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From Wikipedia, the free encyclopedia. See also: List of senior secondary schools in Ghana. School K. Paul's Secondary St. Agather's Girls Catholic School St.

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Anne's Girls Vocational Institute St. Anthony's Schools St. Aquinas Secondary St. Augustines College St. Augustine's Secondary School St. Bernadette Soubirous St. Charles Secondary St. Charles Secondary Tamale, in Tamale St. Dominics Secondary Technical St.

Francis Secondary Technical St. Hubert Seminary St. James Seminary and Secondary St. James Business College St. Jerome Secondary School St. John's Preparatory School St. John's Primary School St. John's Secondary School St. Joseph School Complex St. Joseph's Secondary Technical School St. Lawrence Preparatory J. Ltd St. Leo International St. Leo International School St. Louis Jubilee School St.

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Louis Secondary St. Louis Training College St. Martin's Secondary School St. Mary's Minor Seminary St. Mary's Preparatory School St. Marys Secondary St. Mary's Secondary Catholic School St.

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Mark Preparatory School St. Mary's Senior High School St. Mary's Seminary Secondary St.

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Matin De Pores School St. Michael International J. Micheal Senior Secondary school St. In contrast, private schools must generate their own funding, which typically comes from a variety of sources: tuition; private grants; and fundraising from parents, alumni, and other community members. If the school is associated with a religious group, the local branch may provide an important source of funding as well. For parents this quickly translates into the bad news: high tuition costs and sometimes an exhausting work calendar of parent-sponsored fundraisers.

Parochial schools are even more affordable.


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The potential benefits of private schools accrue from their independence. Private schools do not receive tax revenues, so they do not have to follow the same sorts of regulations and bureaucratic processes that govern and sometimes hinder public schools. This allows many private schools to be highly specialized, offering differentiated learning, advanced curriculum, or programs geared toward specific religious beliefs. There are exceptions to such generalizations — charter and magnet schools are increasingly common public schools that often have a special educational focus or theme.

Another obvious distinction between public and private schools results from their respective admissions procedures. By law, public schools must accept all children. In many cases, enrolling your child involves little more than filling out a few forms and providing proof of your address to the local school district office. In practice, however, getting your child into the public school of his or her choice can be much more complicated. Because not all public schools have resources for helping students with special needs, enrolling a child with a learning disability or other disorder may entail a more complex process.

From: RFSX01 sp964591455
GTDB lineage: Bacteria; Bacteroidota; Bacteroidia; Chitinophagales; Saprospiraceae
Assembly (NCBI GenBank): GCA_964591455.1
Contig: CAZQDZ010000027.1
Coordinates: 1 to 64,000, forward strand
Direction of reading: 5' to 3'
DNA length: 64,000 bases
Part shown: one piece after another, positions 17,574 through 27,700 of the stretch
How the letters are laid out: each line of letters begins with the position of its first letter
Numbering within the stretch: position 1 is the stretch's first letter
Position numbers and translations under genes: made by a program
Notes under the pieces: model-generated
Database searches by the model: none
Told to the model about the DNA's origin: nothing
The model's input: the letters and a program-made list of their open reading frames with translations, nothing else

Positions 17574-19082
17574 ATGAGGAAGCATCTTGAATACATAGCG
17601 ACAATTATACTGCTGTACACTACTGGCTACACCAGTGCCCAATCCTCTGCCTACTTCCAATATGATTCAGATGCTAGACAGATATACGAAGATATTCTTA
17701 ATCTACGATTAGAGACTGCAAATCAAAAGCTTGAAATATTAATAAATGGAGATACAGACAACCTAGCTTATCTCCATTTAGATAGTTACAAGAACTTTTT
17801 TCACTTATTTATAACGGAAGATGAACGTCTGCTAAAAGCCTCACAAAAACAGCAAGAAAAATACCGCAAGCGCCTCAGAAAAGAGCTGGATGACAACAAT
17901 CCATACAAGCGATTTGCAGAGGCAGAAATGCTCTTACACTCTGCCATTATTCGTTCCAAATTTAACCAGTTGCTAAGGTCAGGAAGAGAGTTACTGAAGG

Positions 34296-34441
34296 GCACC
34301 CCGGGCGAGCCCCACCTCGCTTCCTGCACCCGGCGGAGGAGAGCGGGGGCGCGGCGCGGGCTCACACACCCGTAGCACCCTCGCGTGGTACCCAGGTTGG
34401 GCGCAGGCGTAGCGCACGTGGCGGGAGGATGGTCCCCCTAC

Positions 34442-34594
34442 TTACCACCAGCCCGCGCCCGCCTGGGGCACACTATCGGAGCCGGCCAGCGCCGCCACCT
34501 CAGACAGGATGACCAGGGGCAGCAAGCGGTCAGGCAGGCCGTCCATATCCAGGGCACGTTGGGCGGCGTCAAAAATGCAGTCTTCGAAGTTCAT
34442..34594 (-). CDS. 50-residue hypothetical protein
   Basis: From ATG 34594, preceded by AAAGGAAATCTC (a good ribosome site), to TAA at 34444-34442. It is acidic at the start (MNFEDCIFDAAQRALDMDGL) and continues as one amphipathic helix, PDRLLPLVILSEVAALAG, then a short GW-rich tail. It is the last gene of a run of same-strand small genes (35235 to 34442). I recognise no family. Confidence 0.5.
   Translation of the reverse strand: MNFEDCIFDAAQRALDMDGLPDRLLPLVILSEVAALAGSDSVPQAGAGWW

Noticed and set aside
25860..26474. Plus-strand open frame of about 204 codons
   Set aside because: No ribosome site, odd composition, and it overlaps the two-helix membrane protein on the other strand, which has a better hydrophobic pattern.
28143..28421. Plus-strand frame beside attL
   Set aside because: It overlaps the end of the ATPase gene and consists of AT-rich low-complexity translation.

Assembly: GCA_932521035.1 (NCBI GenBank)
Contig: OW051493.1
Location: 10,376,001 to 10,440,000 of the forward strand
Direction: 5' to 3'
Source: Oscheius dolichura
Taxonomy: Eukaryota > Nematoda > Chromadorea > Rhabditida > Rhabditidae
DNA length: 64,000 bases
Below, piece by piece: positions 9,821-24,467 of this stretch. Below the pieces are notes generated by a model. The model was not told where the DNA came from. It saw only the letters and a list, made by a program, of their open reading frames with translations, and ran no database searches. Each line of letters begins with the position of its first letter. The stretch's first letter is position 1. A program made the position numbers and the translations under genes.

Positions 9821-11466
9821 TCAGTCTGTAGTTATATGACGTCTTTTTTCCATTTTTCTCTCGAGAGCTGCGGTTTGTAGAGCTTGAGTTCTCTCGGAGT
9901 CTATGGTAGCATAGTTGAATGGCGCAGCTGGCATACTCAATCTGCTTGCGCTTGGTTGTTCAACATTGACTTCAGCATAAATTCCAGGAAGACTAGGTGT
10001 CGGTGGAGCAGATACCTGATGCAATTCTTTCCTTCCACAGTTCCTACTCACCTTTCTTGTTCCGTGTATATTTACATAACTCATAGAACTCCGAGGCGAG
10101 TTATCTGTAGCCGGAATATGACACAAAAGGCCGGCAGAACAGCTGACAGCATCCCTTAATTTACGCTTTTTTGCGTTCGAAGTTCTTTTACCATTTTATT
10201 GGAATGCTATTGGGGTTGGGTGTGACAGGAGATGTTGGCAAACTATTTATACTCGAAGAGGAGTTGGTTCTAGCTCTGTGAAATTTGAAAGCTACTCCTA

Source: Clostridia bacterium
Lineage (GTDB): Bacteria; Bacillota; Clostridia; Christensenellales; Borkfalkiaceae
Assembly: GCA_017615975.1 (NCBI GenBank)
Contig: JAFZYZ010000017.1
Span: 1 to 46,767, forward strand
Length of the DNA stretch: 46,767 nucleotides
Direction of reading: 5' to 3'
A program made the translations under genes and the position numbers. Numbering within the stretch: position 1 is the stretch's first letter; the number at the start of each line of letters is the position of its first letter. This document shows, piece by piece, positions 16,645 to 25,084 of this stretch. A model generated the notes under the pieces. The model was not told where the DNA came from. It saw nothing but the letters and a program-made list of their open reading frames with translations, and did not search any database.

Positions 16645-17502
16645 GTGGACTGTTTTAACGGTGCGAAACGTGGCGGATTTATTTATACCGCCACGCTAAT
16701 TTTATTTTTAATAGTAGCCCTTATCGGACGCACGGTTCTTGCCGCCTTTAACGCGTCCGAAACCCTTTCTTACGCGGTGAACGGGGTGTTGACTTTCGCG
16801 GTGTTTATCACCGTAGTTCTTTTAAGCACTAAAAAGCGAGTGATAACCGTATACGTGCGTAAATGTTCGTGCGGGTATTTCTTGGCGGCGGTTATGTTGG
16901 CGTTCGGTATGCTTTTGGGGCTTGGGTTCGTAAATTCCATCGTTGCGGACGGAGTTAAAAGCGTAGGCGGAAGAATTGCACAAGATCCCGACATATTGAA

Private schools , by their very definition, are selective. They are not obligated to accept every child, so getting admitted may involve in-depth applications with multiple interviews, essays, and testing. Because private schools define the identity of their communities, they often pick and choose between candidates based not only on their scholastic achievement but also their ethnicity and religious background — as well as the special attributes or assets of their parents. Certification ensures that a teacher has gone through the training required by the state, which includes student teaching and course work.

Teachers in private schools may not be required to have certification. Instead, they often have subject-area expertise and an undergraduate or graduate degree in the subject they teach. Public schools must follow state guidelines that set out specific standards and assessment procedures. In theory, this creates a certain amount of quality control.

Private schools, on the other hand, can choose whatever curriculum and assessment model they wish. This freedom to design their own curriculum or avoid standardized tests can result in higher standards for students — or lower. Many states recognize the value of small classes and have provided funding to keep class sizes small in grades K As students advance to higher grades, class size tends to get bigger in public schools, especially in large school districts and urban schools.

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While many private schools provide small classes with low student-to-teacher ratios, there is no guarantee that such schools will keep their class size below a certain level. Some private schools — Catholic ones, in particular — traditionally have larger classes than public schools. Due to special education laws, public schools must educate all children and provide the necessary programs to meet their special needs.

This means that all school districts have special education programs and teachers who are trained to work with special-needs students. Private schools do not have to accept children with special needs, and many choose not to although there are a small number of private schools designed for special-needs children. As a result, most private schools do not have special education programs or teachers trained to work with that student population. Some private schools will try to help all the students they admit, but extra resources may come at an additional cost.


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Visit the schools and ask the teachers lots of questions. Read school profiles on GreatSchools.